Browse our analysis section for news and articles on topics such as China's Belt and Road Initiative (OBOR), the Competing Visions of Japan, India, and other regional powers, and the stakes for U.S. policy.
Over the next 15 years, more hard infrastructure is projected to be built around the world than currently exists. As our infrastructure is transformed, so will be the economies it fuels, the regions it connects, and the global commons it underpins. These trends are too powerful and potentially beneficial for the United States to stop, and too consequential to ignore.
Major Japanese companies across industrial sectors are signing partnerships with Japanese telecommunication firms to develop products and services that make use of the super-charged national 5G network, set to open in 2020. The Japanese government is encouraging these partnerships, claiming that 5G will be the "basic infrastructure" of the 21st century, reports Nikkei.
Southeast Asian nations are investing in their urban rail infrastructure to ease road congestion impeding their further economic growth. In Hanoi, road congestion costs Vietnam as much as $1.2 billion in 2018, reports Nikkei.
Chinese investment in railways is expected to rise by about 6 percent year-over-year to $125 billion in 2019, part of a stimulus plan to shore up China’s lagging economy. China Railway, which manages the country’s rail-sector, expects to build 6,800km in new rail tracks this year, a 45 percent increase in construction over 2018.
North and South Korea are pushing railway cooperation as an engine for advancing inter-Korean relations. Railway connections could integrate the peninsula into a network that spans the continent, marking a significant diplomatic and geopolitical accomplishment. However, significant obstacles still remain.
Philippines and India have risen through the ranks in the World Economic Forum's latest Global Competitiveness Report, as the countries made improvements in infrastructure and innovation.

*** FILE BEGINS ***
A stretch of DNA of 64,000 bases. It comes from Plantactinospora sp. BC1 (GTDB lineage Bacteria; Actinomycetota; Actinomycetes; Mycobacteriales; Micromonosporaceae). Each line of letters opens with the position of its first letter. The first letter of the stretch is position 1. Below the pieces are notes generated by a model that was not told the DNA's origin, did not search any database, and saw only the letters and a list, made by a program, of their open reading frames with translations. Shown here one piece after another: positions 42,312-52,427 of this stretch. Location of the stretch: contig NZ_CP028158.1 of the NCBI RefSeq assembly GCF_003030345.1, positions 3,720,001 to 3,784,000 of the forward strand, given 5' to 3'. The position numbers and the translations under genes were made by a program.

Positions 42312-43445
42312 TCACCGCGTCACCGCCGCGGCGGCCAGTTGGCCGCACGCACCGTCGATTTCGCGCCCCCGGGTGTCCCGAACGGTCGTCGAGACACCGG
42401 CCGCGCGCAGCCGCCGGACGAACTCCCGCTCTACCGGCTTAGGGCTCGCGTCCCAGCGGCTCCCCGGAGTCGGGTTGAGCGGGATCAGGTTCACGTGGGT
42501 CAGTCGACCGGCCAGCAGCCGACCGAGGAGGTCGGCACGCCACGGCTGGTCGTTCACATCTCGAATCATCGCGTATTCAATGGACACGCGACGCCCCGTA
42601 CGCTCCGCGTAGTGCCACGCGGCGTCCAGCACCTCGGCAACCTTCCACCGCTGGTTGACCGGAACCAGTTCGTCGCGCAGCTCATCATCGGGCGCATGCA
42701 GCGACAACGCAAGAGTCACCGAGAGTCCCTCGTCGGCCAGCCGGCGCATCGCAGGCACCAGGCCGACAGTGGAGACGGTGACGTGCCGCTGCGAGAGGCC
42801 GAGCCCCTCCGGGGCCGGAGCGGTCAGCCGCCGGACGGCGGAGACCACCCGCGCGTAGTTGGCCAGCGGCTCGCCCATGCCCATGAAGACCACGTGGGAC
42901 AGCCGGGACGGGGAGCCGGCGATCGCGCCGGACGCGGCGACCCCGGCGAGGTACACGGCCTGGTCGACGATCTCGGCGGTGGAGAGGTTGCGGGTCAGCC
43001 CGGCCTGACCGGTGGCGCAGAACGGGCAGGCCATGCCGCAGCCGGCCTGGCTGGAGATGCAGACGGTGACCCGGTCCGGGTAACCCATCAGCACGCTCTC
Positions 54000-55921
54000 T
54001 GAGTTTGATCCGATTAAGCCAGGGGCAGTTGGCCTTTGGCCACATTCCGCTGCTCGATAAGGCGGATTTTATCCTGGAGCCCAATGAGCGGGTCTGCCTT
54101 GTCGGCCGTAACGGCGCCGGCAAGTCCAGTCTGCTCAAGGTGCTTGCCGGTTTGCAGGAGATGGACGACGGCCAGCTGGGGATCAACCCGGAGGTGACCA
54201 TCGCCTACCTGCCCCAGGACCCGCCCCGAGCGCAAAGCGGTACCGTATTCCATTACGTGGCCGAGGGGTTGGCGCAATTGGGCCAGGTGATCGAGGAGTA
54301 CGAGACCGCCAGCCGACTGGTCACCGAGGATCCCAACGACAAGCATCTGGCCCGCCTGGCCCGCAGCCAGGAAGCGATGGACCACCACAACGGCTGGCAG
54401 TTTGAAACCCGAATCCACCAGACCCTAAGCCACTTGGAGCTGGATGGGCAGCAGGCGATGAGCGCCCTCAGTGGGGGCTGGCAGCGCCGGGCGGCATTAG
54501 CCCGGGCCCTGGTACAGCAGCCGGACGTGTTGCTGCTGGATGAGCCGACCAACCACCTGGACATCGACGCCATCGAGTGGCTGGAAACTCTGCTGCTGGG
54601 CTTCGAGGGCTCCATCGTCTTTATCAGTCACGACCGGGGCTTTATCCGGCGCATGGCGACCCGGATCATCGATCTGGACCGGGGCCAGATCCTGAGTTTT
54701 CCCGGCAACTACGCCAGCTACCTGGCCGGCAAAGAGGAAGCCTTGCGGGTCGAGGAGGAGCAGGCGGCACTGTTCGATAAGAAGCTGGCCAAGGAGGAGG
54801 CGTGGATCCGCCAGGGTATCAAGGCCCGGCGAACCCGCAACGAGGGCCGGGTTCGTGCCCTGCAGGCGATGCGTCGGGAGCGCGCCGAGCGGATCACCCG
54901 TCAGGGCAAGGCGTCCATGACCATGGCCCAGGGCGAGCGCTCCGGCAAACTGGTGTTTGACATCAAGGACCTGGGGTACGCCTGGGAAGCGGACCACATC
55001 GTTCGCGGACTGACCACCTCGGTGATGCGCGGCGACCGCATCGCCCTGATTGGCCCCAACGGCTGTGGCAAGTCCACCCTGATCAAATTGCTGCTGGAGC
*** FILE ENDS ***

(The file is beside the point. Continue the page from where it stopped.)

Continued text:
Indonesia’s President Joko Widodo has leveraged infrastructure to promote pro-growth economic policies. However, Widodo may need to make trade-offs between growth and economic stability amid an uncertain economic outlook as the April 2019 elections approach, writes the Nikkei Asian Review.
The plummeting Turkish Lira may serve as a warning for emerging Asian economies who own significant BRI infrastructure debt. A drop in domestic currency can cause a crisis when time to repay debts, which are typically denominated in USD, according to the Nikkei Asian Review.
In anticipation of an infrastructure spending boost, stocks have climbed for Chinese infrastructure companies.
The Chinese Communist Party's Politburo decided to implement a "proactive fiscal policy" and expand infrastructure investment with the goal of supporting economic growth as the effect of U.S. tariffs begin to kick in.
This report highlights recommendations on how the U.S. might effectively engage Southeast Asia's infrastructure challenges to foster greater stability and financial integration in the region.
The tug of war between quantity and quality is now at the center of Asia’s infrastructure contest.
The city of Karachi, Pakistan's business capital, is planning to improve its bus and rail networks to ease traffic and accelerate economic growth.